During the inter-bellum period, the cadets returned to the same schedule of training and drill that it had after the Civil War. It celebrated an annual Military Day on May 1, similar to the earlier May Day events. The Infantry Unit competed in many competitions and did quite well. In 1923 and 1940 their Rifle Team won the National Intercollegiate Championship, and between 1925 and 1927 they were twice named one of ROTC’s distinguished units.
As the Second World War approached, it became clear to the War Department that ROTC would not fulfill the national demand for officers. So in May 1943, the advanced course in ROTC was suspended and basic course graduates were immediately sent to OCS so they could be commissioned sooner. In fact, all University courses were suspended during the war, so that the Georgetown campus could become a center for Army specialized training. Thousands of soldier trainees received instruction at Georgetown before heading off to fight.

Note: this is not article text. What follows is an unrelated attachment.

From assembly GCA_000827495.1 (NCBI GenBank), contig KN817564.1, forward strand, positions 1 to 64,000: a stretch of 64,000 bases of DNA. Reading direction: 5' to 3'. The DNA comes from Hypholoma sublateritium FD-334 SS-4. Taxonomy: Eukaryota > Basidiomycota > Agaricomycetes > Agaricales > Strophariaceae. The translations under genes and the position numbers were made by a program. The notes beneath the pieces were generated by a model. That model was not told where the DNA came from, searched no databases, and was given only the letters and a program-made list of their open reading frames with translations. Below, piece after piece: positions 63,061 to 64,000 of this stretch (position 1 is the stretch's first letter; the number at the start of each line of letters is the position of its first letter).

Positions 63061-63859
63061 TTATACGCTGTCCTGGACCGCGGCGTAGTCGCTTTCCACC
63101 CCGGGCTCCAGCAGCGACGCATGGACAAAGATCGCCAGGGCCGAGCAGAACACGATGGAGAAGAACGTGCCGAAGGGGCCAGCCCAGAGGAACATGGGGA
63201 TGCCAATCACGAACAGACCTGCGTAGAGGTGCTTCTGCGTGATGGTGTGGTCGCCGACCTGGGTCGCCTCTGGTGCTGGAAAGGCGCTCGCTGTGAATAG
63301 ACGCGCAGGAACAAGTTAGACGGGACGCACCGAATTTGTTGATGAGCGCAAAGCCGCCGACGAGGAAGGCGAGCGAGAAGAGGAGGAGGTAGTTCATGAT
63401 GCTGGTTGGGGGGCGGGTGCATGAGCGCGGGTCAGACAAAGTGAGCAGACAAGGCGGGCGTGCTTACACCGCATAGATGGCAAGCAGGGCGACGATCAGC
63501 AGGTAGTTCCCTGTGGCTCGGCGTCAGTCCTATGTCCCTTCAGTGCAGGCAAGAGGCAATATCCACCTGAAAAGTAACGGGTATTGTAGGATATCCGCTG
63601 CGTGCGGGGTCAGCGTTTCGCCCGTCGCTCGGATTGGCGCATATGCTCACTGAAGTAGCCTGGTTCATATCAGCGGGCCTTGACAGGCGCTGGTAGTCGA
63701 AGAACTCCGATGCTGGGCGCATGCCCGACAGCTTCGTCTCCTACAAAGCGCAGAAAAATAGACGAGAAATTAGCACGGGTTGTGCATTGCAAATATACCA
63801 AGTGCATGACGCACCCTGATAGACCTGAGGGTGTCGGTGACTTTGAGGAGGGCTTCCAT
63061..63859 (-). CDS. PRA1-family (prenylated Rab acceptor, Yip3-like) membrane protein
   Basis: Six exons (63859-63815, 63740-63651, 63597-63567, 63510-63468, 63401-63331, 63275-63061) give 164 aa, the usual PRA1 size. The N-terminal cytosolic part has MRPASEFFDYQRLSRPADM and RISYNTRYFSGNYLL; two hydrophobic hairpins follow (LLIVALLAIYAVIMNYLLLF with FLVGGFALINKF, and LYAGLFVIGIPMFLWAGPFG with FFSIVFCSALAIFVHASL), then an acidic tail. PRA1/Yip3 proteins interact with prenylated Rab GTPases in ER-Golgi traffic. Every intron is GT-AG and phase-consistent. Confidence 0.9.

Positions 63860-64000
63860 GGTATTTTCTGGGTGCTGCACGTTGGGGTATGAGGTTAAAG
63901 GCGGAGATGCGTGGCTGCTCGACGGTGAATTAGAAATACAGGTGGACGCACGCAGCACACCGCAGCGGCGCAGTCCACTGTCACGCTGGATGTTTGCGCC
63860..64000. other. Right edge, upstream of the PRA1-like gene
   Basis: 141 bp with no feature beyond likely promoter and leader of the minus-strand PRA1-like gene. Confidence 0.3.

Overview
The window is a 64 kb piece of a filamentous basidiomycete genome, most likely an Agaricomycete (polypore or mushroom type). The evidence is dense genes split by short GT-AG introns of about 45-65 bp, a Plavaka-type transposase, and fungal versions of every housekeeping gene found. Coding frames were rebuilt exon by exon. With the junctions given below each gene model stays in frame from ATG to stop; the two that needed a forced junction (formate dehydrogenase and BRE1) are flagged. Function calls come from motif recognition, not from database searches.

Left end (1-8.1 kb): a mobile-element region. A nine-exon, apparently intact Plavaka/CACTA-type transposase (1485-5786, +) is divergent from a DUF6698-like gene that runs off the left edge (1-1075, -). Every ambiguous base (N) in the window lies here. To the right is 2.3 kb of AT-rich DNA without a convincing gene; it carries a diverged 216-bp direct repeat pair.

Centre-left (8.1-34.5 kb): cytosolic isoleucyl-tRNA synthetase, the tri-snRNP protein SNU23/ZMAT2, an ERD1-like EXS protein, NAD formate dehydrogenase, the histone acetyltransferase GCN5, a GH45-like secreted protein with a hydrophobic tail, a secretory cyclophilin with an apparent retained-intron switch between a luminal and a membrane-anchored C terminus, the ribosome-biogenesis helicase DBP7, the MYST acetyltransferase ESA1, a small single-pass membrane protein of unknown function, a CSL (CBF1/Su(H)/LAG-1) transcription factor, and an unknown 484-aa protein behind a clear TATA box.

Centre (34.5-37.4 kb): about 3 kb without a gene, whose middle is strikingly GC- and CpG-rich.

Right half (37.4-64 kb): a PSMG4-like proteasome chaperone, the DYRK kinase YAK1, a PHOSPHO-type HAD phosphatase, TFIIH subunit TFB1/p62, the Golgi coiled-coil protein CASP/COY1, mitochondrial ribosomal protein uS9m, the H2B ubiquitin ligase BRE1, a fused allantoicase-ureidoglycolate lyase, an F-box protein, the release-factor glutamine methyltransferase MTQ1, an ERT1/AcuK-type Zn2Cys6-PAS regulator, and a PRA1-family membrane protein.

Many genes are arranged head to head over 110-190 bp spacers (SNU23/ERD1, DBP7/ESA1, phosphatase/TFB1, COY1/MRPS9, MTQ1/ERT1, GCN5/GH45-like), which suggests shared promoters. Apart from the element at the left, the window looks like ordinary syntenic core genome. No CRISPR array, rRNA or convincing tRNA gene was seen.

WWII, more than any other war, took the highest toll on Georgetown’s ranks. 171 were lost, including John Paul Beall and Al Blozis. Beall was the honor graduate of the Infantry ROTC in 1941. He became a Captain, the youngest Company Commander in the 9th Division. He participated in the U.S. coastal invasion of Algeria and was killed in action in Tunisia, 25 April 1943. Blozis was, until the 1980’s, Georgetown’s most famous athlete. He held the world record in the shotput and other field events, and had led the Hoya football team to national prominence. He was commissioned at Fort Benning’s OCS and was sent to lead patrols along the enemy lines in the snowy Vosges mountains above Colmar, France. On his very first day, Blozis set out alone in a snowstorm to find two of his soldiers that had been separated from the unit during a firefight earlier that day. He never returned.